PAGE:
I found myself happily vulnerable to Forster's brand of pagan humanism in this, his third novel, written between "The Longest Journey" and "Howards End." In a tale of heterosexual romance, the erotic center is the determinedly cheerful and healthy episode of 3 men bathing in the woods, two of whom are young in years, the third, a clergyman, young in spirit. Do they strip to their birthday suits or are they semi-covered in the obligatory loincloth? Forster is coy. Mr Beebe, the clergyman, seems to have jumped in with his underwear since, upon discovery by a trio of his parishioners, he crawls "out of the pond, on whose surface garments of an intimate nature did float." George, the romantic lead, confronts his discoverers "barefoot, barechested, radiant and personable against the shadowy woods." So he is presumably girded but the description lingers all over his nakedness. Pessimistic and passionate George, rumored to be a train porter (with proletariat muscles), turns out to be a station clerk with Ideas of his own.
Forster's tease begins when the men enter the pond:
"Water's wonderful!" cried Freddy, prancing in.
"Water's water," murmured George. Wetting his hair first--a sure sign of apathy--he followed Freddy into the divine, as indifferent as if he were a statue and the pond a pail of soapsuds. It was necessary to use his muscles. It was necessary to keep clean. Mr. Beebe watched them, and watched the seeds of the willow-herb dance chorically above their heads.
"Apooshoo, apooshoo, apooshoo," went Freddy, swimming for two strokes in either direction, and then becoming involved in reeds or mud.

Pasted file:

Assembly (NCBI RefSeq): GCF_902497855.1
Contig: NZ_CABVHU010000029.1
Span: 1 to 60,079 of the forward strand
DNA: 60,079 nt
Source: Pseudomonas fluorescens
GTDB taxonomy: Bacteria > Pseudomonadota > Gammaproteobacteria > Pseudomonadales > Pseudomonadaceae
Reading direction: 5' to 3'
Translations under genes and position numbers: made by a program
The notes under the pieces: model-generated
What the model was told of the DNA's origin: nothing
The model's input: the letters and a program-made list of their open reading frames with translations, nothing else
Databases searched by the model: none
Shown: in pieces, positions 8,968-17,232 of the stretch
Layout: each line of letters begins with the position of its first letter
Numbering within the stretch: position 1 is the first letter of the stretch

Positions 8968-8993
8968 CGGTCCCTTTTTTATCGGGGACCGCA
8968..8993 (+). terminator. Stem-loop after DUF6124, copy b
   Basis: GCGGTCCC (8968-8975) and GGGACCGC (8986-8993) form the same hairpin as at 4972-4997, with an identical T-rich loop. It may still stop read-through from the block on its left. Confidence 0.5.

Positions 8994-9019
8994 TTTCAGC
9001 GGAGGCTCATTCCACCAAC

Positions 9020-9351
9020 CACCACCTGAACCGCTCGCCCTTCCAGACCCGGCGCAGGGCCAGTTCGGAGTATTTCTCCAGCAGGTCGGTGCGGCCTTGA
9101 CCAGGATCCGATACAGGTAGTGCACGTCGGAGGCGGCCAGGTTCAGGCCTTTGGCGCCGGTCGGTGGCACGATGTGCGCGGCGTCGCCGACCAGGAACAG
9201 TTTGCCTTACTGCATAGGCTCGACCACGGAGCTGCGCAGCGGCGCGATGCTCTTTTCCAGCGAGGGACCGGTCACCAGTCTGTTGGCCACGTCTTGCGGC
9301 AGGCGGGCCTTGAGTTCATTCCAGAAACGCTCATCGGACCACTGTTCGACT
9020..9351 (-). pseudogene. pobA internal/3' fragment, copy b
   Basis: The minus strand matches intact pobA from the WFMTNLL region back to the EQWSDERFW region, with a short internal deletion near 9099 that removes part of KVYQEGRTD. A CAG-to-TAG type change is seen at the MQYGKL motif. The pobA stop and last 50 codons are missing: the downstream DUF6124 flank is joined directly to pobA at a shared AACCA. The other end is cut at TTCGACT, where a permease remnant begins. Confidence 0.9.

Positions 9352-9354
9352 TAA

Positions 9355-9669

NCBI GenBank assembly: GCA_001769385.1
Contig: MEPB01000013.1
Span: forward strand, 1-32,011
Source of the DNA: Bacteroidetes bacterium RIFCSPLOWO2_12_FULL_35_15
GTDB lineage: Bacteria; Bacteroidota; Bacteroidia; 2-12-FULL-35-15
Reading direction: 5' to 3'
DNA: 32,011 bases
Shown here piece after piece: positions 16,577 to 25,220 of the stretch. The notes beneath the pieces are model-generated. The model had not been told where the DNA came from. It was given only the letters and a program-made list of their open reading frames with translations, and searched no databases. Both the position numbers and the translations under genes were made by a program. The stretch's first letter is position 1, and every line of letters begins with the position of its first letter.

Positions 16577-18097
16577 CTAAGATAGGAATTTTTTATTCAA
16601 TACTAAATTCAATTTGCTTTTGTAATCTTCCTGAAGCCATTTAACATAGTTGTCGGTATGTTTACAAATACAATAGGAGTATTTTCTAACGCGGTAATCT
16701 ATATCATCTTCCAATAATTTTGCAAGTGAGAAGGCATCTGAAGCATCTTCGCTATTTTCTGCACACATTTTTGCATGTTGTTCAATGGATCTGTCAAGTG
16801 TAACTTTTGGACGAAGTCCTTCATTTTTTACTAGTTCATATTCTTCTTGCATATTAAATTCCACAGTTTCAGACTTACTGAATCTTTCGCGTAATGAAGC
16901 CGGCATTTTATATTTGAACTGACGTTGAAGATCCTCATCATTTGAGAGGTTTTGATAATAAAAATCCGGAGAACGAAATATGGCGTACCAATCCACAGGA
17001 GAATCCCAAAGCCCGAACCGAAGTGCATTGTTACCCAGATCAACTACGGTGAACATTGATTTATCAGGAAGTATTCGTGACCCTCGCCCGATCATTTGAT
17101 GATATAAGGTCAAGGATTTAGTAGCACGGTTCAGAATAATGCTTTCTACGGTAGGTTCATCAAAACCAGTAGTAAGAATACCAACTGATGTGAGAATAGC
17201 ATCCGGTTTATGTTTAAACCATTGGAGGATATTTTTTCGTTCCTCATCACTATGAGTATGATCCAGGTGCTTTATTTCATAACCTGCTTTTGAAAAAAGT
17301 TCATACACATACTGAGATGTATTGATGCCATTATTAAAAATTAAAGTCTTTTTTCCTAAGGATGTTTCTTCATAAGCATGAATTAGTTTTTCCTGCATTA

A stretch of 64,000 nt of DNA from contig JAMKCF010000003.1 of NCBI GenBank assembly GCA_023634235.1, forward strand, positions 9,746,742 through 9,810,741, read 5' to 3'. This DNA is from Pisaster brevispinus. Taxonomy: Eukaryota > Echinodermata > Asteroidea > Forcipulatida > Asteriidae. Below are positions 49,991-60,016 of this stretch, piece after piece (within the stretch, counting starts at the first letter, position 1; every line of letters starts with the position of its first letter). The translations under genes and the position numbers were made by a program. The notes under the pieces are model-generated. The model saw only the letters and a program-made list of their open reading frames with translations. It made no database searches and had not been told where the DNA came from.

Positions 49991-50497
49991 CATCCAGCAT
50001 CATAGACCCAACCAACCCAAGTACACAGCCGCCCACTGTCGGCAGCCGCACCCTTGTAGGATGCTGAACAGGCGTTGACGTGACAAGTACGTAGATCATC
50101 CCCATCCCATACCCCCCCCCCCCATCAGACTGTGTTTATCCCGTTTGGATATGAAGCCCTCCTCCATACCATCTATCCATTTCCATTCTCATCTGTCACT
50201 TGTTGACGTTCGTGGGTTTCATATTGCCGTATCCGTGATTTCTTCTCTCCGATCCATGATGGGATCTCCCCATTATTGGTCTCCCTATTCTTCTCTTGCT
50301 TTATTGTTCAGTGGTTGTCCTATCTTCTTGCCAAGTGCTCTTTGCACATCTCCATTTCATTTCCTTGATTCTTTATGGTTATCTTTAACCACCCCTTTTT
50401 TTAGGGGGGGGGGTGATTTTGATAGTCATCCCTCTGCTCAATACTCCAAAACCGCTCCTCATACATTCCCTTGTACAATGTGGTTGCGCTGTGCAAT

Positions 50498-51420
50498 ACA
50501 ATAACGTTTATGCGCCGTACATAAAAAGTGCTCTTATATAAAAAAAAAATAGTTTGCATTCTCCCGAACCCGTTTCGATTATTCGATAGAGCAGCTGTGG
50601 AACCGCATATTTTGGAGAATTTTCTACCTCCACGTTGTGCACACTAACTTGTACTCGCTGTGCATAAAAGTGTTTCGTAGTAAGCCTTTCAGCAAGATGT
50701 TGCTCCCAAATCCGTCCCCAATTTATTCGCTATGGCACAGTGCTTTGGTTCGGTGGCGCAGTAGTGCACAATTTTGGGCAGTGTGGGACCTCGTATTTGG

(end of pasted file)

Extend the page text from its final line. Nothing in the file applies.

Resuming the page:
"Is it worth it?" asked the other, Michelangelesque on the flooded margin.
The bank broke away, and he fell into the pool before he had weighed the question properly.
Describing George as "Michelangelesque" merely particularize, on one level, the earlier reference to "statue", reinforcing the idea of George's indifferent stillness at the edge of the pond. The charged adjective, however, also evokes in the mind the sculptor's ready-for-action statues, in particular, that of the thoroughly naked David. The adjective functions like a fig-leaf; it reveals more than it covers.
Also, Forster is surely having fun making the bachelor clergyman, the Christian antagonist to paganism, the voyeur of the bathing scene before he joins the young men in the pond. That Mr. Beebe's gaze is erotic, unknown to himself, is underlined by his attention to the willow-herb seeds dancing, "chorically" no less.
Finally, one wonders how the three men swim in the tiny pond without bumping into each other. The pond was only "large enough to contain the human body." Forster's answer: "Three gentlemen rotated in the pool breast high." You can imagine how short the radius of that rotating circle. Is it any surprise that after a little while of such rotation the men "began to play"? They splash each other with water, of course.